The torque specified, say for example 100Nm, is the value that the tightening tool should be set to. Similarly, if a torque range is specified, say 90Nm to 110Nm, the mean value, i.e. 100Nm, should be the tool value. The tolerance is largely for torque auditing purposes subsequent to assembly. The tolerance needs to allow for the likely scatter from the tool itself as well allow for some allowance for the person who is using it. Experience from the car industry indicates that the best torque tolerance that can be maintained in a volume production environment is of the order +/- 7%. A key point is that the tolerance is not just dependent upon the permissible deviation defined in the calibration specification, but is also influenced by how the person applies the torque.

In practice, a tolerance on the torque value of +/- 10% is commonly used. This allows for the torque accuracy of the tightening tool itself and also allows a bit for intrinsic scatter associated with a person doing the tightening. Design codes such as VDI 2230 incorporate a 10% allowance in their analysis guideline. This is done by having a default 90% stress utilisation, relative the minimum yield of the bolt, so that under the extreme conditions, yielding of the bolt should not occur. Some car companies use +/- 15% tolerance on the torque value allowing them to potentially accommodate lower cost tooling. A consequence of such a potential large scatter is that it needs to be accounted for in the design.

In the time from assembling the joint to completing a torque audit, some torque loss can occur as a result of a process called relaxation. The common type of relaxation on metal to metal joints is embedding. This is when the surface asperities partially collapse following assembly resulting in a loss of bolt load and consequently, a reduction in the residual torque value. The amount of relaxation is joint dependent, the size of bolt, joint grip length, number of surfaces within the joint, surface roughness etc. Usually it is between 5% to 10% loss, but can, on some joints, be more. Such losses are allowed for in modern joint design, such as those based upon VDI 2230. As a rule of thumb, some companies use a 10% loss when deciding whether there is an issue with tightening.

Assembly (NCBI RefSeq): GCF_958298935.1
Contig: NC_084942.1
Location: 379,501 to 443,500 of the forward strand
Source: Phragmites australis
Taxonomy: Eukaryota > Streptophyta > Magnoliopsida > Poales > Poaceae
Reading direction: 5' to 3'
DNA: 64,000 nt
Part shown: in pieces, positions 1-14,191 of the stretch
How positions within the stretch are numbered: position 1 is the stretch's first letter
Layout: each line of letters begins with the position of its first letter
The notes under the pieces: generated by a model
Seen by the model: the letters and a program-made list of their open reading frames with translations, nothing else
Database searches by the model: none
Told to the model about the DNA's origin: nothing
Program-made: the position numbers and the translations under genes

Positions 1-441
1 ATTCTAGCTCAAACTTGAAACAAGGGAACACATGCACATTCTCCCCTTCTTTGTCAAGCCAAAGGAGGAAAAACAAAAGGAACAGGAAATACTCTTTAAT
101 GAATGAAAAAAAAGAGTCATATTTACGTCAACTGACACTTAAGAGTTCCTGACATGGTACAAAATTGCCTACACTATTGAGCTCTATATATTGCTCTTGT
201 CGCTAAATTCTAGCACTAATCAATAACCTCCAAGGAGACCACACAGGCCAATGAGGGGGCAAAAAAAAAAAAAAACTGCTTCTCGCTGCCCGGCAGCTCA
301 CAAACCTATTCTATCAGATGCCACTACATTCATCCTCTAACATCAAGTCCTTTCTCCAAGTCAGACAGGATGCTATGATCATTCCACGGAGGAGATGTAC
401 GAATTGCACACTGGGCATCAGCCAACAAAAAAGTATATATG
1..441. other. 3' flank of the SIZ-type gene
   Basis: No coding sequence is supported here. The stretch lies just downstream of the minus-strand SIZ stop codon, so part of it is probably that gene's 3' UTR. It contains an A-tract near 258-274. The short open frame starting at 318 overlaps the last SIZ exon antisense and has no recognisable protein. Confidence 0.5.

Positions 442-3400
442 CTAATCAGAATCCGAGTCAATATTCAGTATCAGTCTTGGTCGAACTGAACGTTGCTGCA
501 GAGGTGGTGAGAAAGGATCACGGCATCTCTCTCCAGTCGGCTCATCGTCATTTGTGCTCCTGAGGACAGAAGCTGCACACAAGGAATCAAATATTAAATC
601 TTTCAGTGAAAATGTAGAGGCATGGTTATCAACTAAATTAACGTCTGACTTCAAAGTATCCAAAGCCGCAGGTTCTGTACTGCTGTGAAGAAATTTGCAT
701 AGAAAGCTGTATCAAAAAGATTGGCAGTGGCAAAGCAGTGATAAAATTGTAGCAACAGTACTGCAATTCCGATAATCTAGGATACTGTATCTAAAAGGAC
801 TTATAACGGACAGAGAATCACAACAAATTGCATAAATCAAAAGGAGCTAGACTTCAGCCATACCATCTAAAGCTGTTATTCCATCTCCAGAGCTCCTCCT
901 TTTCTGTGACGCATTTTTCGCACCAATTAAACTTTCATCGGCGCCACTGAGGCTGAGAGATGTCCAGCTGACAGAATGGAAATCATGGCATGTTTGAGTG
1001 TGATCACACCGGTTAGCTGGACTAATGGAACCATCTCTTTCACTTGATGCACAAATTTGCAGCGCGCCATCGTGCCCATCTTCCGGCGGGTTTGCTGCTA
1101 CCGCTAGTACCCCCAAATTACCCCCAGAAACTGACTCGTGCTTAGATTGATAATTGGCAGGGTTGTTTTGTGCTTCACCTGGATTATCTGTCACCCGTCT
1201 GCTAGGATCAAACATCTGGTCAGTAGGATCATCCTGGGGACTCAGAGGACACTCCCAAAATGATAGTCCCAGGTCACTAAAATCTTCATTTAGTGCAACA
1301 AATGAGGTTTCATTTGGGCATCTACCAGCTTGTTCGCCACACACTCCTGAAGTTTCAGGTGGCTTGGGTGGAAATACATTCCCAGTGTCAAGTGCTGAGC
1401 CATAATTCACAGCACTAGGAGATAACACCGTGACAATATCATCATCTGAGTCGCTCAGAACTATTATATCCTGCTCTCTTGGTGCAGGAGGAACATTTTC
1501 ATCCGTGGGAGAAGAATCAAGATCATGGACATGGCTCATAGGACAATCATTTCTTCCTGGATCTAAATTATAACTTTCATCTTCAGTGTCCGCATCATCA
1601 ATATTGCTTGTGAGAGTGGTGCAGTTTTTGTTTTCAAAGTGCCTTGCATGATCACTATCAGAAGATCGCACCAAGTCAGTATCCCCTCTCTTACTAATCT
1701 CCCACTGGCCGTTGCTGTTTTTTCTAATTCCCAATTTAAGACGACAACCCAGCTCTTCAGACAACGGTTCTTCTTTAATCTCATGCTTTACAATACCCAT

Torque auditing involves checking the residual torque of a fastener after installation. The term residual torque is usually used to describe the torque needed to rotate a previously installed fastener in the tightening direction by a small amount. So a torque audit check involves comparing the measured residual torque with the specified torque. So if the torque specification was say 100Nm +/- 10% then the minimum torque would be 90Nm. Such a check does not provide any allowance for embedding loss. So a bolt could be tightened to specification, but the residual torque value fall below the minimum value due to embedding loss.

Accordingly, the minimum acceptable torque auditing value is taken as the minimum specified value minus some allowance for embedding. A typical allowance for embedding being 10%, so that Minimum acceptable torque audit value = 0.9 x Minimum specified torque value.

So, in the case of the 100Nm example, the minimum acceptable torque audit value would be 0.9 x (100 – 10) = 81Nm. If say the measured residual torque value falls below the required torque, an investigation should be undertaken to establish the cause.


Bill Eccles Technical Specialist, Bolt Science Ltd. t: 01257 411503

Dr Bill Eccles formed Bolt Science in 1992. The company is a provider of independent technical expertise in bolted joint technology. Bill has extensive experience in the design, analysis and installation of bolted joints. He has delivered training courses around the world and published several technical papers on the subject.